HARTFORD, Conn. — Sen. Richard Blumenthal on Tuesday won a third term in office, fending off a challenge from first-time candidate Leora Levy, a Republican who was endorsed by former President Donald Trump.
Blumenthal, the state’s former attorney general, focused much of his campaign on being a backstop for abortion rights in Connecticut and Democratic policies in Washington. Blumenthal vowed to fight any effort in Congress to impose a national abortion ban that would override Connecticut’s current law. Abortion is legal in Connecticut with restrictions.
He also warned democracy would be at risk if the GOP gained control of the U.S. Senate.
“We are in a break-the-glass moment in this democracy,” Blumenthal said after accepting the Democratic Party’s nomination in August. “And we need to stand up to the Trump Republicans, to special interests, to anyone who would put us back in time on workers’ rights, women’s rights, civil rights and liberties. It is the fight of our lifetime.”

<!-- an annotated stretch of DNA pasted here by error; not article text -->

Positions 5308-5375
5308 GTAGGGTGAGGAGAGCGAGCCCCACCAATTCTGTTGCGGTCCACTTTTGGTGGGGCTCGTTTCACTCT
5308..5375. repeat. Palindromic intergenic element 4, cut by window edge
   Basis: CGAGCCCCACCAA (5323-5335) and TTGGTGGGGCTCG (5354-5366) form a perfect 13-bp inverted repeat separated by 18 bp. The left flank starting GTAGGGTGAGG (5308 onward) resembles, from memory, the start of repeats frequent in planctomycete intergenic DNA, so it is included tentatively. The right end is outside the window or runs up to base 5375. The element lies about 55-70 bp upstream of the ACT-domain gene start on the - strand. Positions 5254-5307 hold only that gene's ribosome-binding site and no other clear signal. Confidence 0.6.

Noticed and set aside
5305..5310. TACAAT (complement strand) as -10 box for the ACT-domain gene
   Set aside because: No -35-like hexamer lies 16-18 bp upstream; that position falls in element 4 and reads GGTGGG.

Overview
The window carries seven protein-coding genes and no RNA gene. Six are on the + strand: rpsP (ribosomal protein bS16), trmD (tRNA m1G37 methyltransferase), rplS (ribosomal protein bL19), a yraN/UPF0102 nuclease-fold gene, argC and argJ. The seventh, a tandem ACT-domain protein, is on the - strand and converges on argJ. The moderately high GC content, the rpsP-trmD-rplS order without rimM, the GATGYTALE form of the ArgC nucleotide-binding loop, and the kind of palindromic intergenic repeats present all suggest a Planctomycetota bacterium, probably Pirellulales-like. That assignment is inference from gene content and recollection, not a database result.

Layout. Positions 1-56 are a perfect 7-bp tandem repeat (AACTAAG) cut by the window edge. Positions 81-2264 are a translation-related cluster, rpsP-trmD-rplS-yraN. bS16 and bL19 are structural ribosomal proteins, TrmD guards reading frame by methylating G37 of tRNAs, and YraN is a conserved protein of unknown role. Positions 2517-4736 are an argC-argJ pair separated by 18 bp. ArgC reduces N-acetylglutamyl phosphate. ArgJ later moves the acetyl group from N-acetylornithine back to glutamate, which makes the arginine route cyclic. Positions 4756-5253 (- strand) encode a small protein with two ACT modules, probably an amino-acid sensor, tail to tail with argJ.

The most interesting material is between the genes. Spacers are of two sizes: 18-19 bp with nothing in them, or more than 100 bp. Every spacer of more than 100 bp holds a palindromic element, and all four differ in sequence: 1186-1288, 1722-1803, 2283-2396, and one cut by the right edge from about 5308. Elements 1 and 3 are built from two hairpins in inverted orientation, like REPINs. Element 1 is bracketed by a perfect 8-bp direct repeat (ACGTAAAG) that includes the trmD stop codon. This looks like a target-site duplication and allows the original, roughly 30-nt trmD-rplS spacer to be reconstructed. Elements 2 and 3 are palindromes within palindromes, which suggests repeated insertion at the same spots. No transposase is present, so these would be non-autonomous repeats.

In the Republican primary, Levy defeated the party’s endorsed candidate, former state House Minority Leader Themis Klarides, a social moderate. Levy received a late endorsement in that race from former President Donald Trump, who also held a fundraiser for Levy at his Mar-a-Lago club in Florida.
Levy had hoped to become the first Republican U.S. senator from Connecticut since Lowell P. Weicker Jr., who served from 1971 to 1989.
Levy tried to make the race more about President Joe Biden than Trump, working to capitalize on voters’ concerns about inflation and financial struggles.
She also took a socially conservative tack that hadn’t been seen much in Connecticut statewide elections, opposing abortion rights except in certain situations and taking a stand against various gun control measures. Levy has also made parents’ rights a major campaign issue, calling for the end of “indoctrination and discrimination” in Connecticut schools after a Greenwich assistant principal was apparently secretly recorded saying he’d prefer not to hire politically conservative staff, including Roman Catholics.
Some moderate Republicans predicted that Blumenthal, 76, would sail to victory after Levy won her party’s primary in August. Party leaders had originally hoped Klarides, who supports abortion rights, would be a strong contender, especially after Blumenthal registered his lowest job approval rating since taking office in 2011 in a Quinnipiac poll conducted in May.
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